"Tonight's the Night," by Rod Stewart. Now that I know. It was a big #1 hit when I was obsessing over radio play. That said, I think my interest in Rod Stewart peaked with "You Wear It Well." How come so few of my American 45 purchases came with the picture sleeves, but all my British ones did? They clearly had them. Oh well.

"Future Games," by Fleetwood Mac. It's from the first album to feature Christine McVie but doesn't include Lindsey Buckingham or Stevie Nicks. I only really know them going forward from the eponymous album in 1975.

Note that these songs, while all included in Beautiful Music, are slightly different from the official playlist. And now to analyze the blurbs!

From Nancy Wilson of Heart: "The story of Beautiful Music is painted with rich, exquisite detail and all the painful hyperawareness of growing up in a culture of mixed signals, confusion, and loss. Salvation comes through music. A miraculous safe place in which to belong." For some reason, I associate Heart with WKBW in Buffalo, another clear channel station that loved their independent album on Mushroom Records which had both "Crazy on You" and "Magic Man." It's my favorite Heart album.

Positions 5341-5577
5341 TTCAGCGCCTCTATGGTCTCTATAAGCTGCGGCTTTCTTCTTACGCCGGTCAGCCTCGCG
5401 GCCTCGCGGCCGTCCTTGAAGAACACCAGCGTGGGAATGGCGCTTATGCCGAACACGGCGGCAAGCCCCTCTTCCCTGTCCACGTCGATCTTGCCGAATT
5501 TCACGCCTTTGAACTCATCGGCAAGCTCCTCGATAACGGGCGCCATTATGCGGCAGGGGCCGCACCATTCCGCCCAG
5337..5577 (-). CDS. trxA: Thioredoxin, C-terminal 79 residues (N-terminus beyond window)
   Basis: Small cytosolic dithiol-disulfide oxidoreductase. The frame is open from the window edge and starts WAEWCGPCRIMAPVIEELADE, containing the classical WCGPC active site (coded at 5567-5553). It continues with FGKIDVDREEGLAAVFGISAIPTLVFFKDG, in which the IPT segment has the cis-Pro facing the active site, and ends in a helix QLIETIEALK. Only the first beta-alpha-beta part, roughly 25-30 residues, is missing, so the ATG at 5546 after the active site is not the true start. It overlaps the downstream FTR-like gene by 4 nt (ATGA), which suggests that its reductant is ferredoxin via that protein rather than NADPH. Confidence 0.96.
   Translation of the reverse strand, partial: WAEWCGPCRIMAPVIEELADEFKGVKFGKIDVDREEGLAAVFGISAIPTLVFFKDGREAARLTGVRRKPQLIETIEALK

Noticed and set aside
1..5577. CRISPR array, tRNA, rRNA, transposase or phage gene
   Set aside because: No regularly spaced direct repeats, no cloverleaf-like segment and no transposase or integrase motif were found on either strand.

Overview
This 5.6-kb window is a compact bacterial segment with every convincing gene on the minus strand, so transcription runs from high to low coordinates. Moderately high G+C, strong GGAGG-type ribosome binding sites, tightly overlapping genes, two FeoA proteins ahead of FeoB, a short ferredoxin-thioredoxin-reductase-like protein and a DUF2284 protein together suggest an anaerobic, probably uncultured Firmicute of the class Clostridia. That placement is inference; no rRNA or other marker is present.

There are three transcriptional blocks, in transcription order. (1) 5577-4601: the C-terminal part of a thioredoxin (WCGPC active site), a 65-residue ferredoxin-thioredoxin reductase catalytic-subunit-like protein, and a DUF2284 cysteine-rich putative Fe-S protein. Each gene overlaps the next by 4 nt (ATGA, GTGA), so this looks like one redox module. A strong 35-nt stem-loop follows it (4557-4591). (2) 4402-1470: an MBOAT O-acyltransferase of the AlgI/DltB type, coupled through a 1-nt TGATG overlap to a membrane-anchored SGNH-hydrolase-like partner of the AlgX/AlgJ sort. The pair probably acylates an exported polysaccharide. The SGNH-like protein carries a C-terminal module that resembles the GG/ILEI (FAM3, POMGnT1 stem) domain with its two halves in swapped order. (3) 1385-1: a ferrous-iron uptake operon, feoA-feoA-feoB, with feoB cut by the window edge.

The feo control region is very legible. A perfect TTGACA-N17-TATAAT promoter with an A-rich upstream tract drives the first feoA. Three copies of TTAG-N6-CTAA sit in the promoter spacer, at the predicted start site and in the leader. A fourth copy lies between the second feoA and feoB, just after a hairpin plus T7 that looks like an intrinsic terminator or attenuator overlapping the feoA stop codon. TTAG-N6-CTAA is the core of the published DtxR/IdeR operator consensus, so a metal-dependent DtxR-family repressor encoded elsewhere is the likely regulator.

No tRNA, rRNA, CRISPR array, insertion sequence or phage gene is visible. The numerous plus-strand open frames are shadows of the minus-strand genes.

Don Was, the Grammy Award-winning producer: writes "Michael Zadoorian has captured an era when Detroit simmered with anger and fear while it simultaneously reverberated with the joyous noise of rock and roll. Beautiful Music eloquently evokes the beauty, confusion, and power of that late 1960s/early 1970s milieu." Ok, I was also a Don Was groupie. Part of it was because he seemed to take a try at a lot of artists I liked, like Carly Simon and Michael McDonald. I was a huge fan of Ofra Haza's Kirya. But I think my adrenaline surged the greatest when I first heard Cosmic Thing by the B-52s. I still remember thinking, "this guy has taken everything I love about the band and distilled it to perfect popness." The Grammy is for Bonnie Raitt's Nick of Time.

And just to bring it home, not that Ofra Haza dueted with Iggy Pop on a song called "Daw da Hiya" from the Kirya album.